NEW YORK (TheStreet) -- The riots that ravaged Baltimore, Md. last month "can happen anywhere," says the Mayor of Birmingham, Ala., a city with a history of civil rights unrest. "You have a generation of people who are languishing and because of that, any little spark can set off what we've seen in Baltimore," according to Birmingham Mayor William Bell. 

Violent protests occurred in Baltimore in April after Freddie Gray, an African-American resident, was hurt following his arrest. Legal charges have since been filed against the police officers. The incident followed last summer's fatal shooting of Michael Brown, an African American man, by a white police officer in Ferguson, Mo.

Mayor Bell told TheStreet TV that in those two cases, police were seen as an occupying force in their communities. He says Birmingham over the years has developed sensitivity training for its police department. 

The city was recently selected by the U.S. Justice Department as one of six pilot cities in the nation to participate in what's known as the National Initiative for Building Community Trust and Justice, which aims to improve relationships and increase trust between minority communities and the criminal justice system.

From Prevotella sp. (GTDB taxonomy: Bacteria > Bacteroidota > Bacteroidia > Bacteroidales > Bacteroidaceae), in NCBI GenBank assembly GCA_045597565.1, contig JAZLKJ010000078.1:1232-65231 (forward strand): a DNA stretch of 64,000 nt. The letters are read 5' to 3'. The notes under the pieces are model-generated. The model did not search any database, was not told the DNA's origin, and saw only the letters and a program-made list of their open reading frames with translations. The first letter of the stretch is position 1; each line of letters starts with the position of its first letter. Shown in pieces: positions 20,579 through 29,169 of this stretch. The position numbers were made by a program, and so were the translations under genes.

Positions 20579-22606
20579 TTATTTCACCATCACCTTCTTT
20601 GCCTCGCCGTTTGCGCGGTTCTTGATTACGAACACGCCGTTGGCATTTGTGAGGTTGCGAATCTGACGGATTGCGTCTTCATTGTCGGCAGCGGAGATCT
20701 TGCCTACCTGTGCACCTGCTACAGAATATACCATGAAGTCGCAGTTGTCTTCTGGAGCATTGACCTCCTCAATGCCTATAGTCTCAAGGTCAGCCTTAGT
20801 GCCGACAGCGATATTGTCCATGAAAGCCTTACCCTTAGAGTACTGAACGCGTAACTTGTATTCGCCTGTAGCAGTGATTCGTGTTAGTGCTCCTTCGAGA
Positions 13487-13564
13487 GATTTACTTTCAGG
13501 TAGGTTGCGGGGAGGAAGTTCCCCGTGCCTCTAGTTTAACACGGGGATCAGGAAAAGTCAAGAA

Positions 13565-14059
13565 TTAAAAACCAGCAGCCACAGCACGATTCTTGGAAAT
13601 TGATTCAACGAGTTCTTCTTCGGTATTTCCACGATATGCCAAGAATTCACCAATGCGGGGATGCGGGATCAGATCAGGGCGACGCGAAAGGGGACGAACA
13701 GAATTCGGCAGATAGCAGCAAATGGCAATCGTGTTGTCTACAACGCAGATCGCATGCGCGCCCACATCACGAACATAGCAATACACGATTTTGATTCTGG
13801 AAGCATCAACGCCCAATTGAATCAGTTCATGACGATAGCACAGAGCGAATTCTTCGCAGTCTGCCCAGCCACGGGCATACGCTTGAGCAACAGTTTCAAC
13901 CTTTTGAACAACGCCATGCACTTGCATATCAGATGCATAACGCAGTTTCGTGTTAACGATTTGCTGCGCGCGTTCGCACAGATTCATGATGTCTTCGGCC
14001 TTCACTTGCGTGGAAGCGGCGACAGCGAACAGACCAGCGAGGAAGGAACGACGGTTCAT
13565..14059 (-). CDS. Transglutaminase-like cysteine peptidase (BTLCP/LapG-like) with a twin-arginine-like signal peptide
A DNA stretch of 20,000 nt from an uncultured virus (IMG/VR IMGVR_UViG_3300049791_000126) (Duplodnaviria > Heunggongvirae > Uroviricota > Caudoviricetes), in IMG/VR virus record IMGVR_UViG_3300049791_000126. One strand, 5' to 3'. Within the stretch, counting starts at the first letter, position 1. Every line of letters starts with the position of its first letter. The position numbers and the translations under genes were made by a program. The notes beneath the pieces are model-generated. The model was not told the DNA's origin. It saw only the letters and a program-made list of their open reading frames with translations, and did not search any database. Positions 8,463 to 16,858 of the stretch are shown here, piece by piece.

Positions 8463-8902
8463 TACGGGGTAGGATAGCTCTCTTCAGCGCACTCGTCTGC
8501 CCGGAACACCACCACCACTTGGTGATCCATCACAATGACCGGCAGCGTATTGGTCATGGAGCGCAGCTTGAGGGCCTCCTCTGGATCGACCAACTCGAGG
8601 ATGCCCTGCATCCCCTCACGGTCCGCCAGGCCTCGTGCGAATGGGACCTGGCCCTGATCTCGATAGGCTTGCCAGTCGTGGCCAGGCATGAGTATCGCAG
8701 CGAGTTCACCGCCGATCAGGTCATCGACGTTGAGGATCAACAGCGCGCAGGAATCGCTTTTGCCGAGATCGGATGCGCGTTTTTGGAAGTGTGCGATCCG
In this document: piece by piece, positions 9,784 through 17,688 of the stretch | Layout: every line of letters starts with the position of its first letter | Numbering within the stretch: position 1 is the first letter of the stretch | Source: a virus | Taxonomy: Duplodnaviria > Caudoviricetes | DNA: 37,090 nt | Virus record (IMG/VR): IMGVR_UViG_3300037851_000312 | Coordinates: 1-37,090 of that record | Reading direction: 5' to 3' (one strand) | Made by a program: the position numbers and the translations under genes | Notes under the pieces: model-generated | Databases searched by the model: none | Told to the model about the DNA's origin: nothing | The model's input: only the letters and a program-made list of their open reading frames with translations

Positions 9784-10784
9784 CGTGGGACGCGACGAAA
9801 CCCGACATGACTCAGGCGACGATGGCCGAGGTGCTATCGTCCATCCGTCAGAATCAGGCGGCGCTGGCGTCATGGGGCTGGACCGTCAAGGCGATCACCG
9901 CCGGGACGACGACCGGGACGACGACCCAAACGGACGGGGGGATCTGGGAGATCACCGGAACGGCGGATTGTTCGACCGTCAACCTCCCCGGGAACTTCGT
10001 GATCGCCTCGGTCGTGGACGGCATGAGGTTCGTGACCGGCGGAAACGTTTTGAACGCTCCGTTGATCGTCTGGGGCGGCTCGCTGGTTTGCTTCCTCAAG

"We can go back and recount some of the things that happened with our police department in the '50s and '60s, but because of that, we've become more sensitive to come up with programs and ways to make sure the community and the police work together," Bell said.

Birmingham is considered one of the most important cities in the nation's tumultuous civil rights movement. A 1963 boycott to end segregation focused America's attention on racial discrimination and the aggressive tactics used by police on protesters.

Mayor Bell also recently announced plans to renovate an historic hotel in Birmingham for the Freedom Center, a $10-million human rights center and policy institute.

Birmingham is in the middle of a building boom, with $600 million worth of residential and business redevelopment projects under way in its downtown area. The resurgence has helped to add 9,400 jobs in Birmingham in the last three years. The mayor says the local economy has also been helped by the presence of Mercedes Benz (owned by Daimler AG (DIA))and Honda (HMC:ADR), both of which are ramping up production in Birmingham.

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